"Remember what Amalek did to you on your way out of Egypt... you must obliterate the memory of Amalek from under the heavens; you must not forget." (Deuteronomy 25:17-19)
Fifty years ago tonight, at midnight between May 31 and June 1, 1962, Adolf Eichmann was hanged in Israel for organizing and coordinating Nazi Germany’s “Final Solution.” The indictment brought by the State of Israel for his trial there consisted of 15 counts of "crimes against the Jewish people," "crimes against humanity," "war crimes," and "membership in a hostile organization" - that is, the SS, SD (Security Service), and Gestapo, all three of which had been declared "criminal organizations" by the International Military Tribunal at Nuremberg in 1946.
The crimes against the Jewish people with which Eichmann was charged encompassed all aspects of the persecution of millions of Jews, including their arrest and imprisonment, organizing deportations to extermination camps, and the theft of their property.
The trial, conducted by the District Court in Jerusalem, began on April 10, 1961. It took place in a Jerusalem community center that had been adapted for this special purpose. The court consisted of Supreme Court Justice Moshe Landau (who presided), Jerusalem District Court President Benjamin Halevi, and Tel Aviv District Court Judge Yitzhak Raveh.
One of the many survivors testifying at the trial was Moshe Bejski z”l, a former member of the Claims Conference Board of Directors. Justice Bejski immigrated to Israel after surviving the Plaszow camp and became a Supreme Court Justice.
On May 31, 1962, Israeli President Yitzhak Ben-Zvi turned down Eichmann's petition for clemency, citing a passage from Samuel I: "As your sword bereaved women, so will your mother be bereaved among women." (1 Samuel 15:33, Samuel's words to Agag, king of the Amalekites).
Eichmann’s body was cremated and the ashes were spread at sea, beyond Israel's territorial waters. His execution remains the only time that Israel has enacted a death sentence.
In 2002, the Claims Conference supported the opening of a permanent exhibit at the Massuah Institute for Holocaust Studies in Israel about the Eichmann trial. The exhibit, “Six Million Accusers—The State of Israel v. Adolf Eichmann,” is the centerpiece of the Massuah Museum.
“Six Million Accusers” confronts the Holocaust through the prism of the Eichmann trial. It features three time periods: The time of the trial and how the Holocaust was remembered in the Israel of the early 1960s; the Holocaust era, through the testimonies and evidence presented at the trial; and the present, in which the Eichmann trial is examined as a turning point in Israeli society’s attitude toward the Shoah.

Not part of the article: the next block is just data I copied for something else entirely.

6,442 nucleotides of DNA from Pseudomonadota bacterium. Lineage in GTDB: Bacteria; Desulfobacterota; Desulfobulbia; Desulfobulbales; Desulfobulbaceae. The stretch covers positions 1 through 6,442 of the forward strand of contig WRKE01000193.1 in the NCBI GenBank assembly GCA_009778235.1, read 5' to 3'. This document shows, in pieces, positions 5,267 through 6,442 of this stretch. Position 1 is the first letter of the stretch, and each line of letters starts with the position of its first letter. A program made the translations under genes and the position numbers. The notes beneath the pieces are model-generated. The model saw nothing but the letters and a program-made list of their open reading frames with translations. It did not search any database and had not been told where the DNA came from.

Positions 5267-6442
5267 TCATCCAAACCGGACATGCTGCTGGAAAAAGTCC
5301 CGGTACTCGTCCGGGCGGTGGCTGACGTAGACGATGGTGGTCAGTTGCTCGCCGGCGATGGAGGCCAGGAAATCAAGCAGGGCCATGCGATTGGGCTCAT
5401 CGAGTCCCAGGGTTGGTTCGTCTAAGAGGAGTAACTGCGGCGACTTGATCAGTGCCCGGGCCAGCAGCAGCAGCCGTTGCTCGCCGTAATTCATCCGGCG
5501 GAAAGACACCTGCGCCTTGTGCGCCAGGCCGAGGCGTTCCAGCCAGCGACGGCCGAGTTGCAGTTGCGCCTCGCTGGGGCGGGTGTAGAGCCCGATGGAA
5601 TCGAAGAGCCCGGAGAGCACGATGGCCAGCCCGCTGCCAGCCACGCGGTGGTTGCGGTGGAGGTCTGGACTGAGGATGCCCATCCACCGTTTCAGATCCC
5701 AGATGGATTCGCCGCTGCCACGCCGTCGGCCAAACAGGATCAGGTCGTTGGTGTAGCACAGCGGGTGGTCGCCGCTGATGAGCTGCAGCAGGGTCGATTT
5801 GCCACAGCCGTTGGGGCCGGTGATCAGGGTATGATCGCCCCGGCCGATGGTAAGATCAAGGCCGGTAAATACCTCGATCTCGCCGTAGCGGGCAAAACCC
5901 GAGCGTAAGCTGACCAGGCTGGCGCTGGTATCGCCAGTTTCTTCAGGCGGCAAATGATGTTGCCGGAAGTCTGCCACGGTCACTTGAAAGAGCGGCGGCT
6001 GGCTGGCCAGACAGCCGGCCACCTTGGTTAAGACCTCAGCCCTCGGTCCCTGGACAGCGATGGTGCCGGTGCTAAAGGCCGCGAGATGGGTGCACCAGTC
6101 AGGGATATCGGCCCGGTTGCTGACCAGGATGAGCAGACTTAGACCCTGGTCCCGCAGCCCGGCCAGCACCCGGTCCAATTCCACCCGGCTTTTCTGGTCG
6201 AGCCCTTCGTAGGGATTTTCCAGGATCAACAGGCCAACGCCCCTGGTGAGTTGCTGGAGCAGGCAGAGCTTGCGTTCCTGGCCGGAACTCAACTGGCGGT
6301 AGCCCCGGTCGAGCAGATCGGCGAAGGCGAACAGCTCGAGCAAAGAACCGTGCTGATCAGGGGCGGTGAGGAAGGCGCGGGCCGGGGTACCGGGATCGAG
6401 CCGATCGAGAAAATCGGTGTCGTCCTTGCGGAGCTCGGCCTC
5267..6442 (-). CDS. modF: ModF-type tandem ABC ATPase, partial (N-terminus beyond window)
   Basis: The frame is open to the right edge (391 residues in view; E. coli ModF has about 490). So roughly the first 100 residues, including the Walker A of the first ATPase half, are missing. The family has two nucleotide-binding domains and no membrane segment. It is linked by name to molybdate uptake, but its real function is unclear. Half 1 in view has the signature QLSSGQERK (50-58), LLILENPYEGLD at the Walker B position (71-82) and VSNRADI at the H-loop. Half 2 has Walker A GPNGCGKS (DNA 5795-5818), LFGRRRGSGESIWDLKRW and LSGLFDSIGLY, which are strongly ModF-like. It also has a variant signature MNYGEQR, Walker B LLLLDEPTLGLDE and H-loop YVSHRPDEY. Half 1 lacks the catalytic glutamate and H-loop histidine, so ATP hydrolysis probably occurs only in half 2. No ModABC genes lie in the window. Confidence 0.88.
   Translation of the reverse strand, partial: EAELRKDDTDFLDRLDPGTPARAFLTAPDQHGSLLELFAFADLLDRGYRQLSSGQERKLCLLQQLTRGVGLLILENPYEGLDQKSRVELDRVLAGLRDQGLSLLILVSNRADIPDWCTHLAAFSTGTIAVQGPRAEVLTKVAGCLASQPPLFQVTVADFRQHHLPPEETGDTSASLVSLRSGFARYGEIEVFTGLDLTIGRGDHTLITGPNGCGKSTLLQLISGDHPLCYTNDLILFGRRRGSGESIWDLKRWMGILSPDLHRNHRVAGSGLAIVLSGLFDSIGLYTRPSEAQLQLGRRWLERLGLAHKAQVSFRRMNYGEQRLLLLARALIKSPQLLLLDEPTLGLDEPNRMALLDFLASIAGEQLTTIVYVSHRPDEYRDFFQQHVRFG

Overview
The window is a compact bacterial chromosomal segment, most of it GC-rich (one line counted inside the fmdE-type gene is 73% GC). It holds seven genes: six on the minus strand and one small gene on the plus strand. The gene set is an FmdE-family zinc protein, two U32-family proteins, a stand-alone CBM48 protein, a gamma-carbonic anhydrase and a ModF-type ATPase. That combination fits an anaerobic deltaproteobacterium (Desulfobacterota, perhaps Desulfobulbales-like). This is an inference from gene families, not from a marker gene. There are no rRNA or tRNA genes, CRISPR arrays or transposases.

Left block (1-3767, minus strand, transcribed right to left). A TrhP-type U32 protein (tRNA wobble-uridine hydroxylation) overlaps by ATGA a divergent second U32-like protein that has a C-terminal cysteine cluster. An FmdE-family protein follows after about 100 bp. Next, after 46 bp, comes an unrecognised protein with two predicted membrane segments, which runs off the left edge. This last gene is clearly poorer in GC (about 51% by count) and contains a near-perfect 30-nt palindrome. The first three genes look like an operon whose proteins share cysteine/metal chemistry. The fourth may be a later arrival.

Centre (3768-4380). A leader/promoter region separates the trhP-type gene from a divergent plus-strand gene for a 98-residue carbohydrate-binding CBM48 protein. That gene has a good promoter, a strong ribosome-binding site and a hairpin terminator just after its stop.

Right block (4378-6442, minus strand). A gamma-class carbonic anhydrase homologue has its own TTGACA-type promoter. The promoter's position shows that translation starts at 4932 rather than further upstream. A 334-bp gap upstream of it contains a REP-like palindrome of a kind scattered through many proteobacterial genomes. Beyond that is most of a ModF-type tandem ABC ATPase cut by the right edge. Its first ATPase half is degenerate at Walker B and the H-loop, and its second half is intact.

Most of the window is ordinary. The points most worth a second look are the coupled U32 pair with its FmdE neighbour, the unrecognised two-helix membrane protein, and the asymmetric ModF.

The exhibition includes a gallery that documents the spontaneous response of the Israeli street to the announcement on May 24, 1960 about the capture of Eichmann in Argentina and transport to Israel; his detention in Israel; and his upcoming trial in Jerusalem. It describes the preparations for the trial, including a three-screen presentation that is projected in the exhibition courtroom.
The exhibition then advances to the trial itself: a visit to the courtroom as the trial takes place, following the sequence of topics that were raised in the trial: the 1930s and the Nazis’ rise to power, the occupation of Poland, the ghettos, the onset of mass murder in the death pits, the transports, and the extermination camps. A separate room is devoted to the trial’s cross-examination of Eichmann.
The multimedia system that accompanies the exhibition includes 150 annotated clips of testimony and thousands of documents and photos, most culled from the evidence presented at the trial.
To help Massuah mark the 50th anniversary of the Eichmann trial, the Claims Conference provided funding to double the number of guided group tours through the exhibition. The Claims Conference also supported publication of the album, "Six Million Accusers,” which was launched at a ceremony attended by the fifth president of Israel, Yitzhak Navon. At the time of the Eichmann trial, former President Navon was the court reporter who covered the trial for the newspaper Hamerchav.
Massuah organized various events over the past year, including a special seminar devoted to the trial with leading Israeli historians and jurists. A symposium for senior IDF command was held, as well as a seminars for defense officials, children of survivors, government officials, and college students.
There were also special tours of the exhibition for directors of European Holocaust memorials, the team establishing the educational center for the Museum of the History of Polish Jews and for staff of the U.S. Holocaust Memorial Museum.
Following these events there have been many requests from institutions worldwide for archival materials, and many schools have requested to focus on the Eichmann trial during their visits to Massuah in the coming year.
Just as the Eichmann trial educated a generation of Israelis about the horrors of the Shoah, the Claims Conference support for this exhibition and educational events will help educate Israelis and others today and in the future. As we move further in time away from that pivotal event in Israeli history, the need to educate about it grows even more urgent.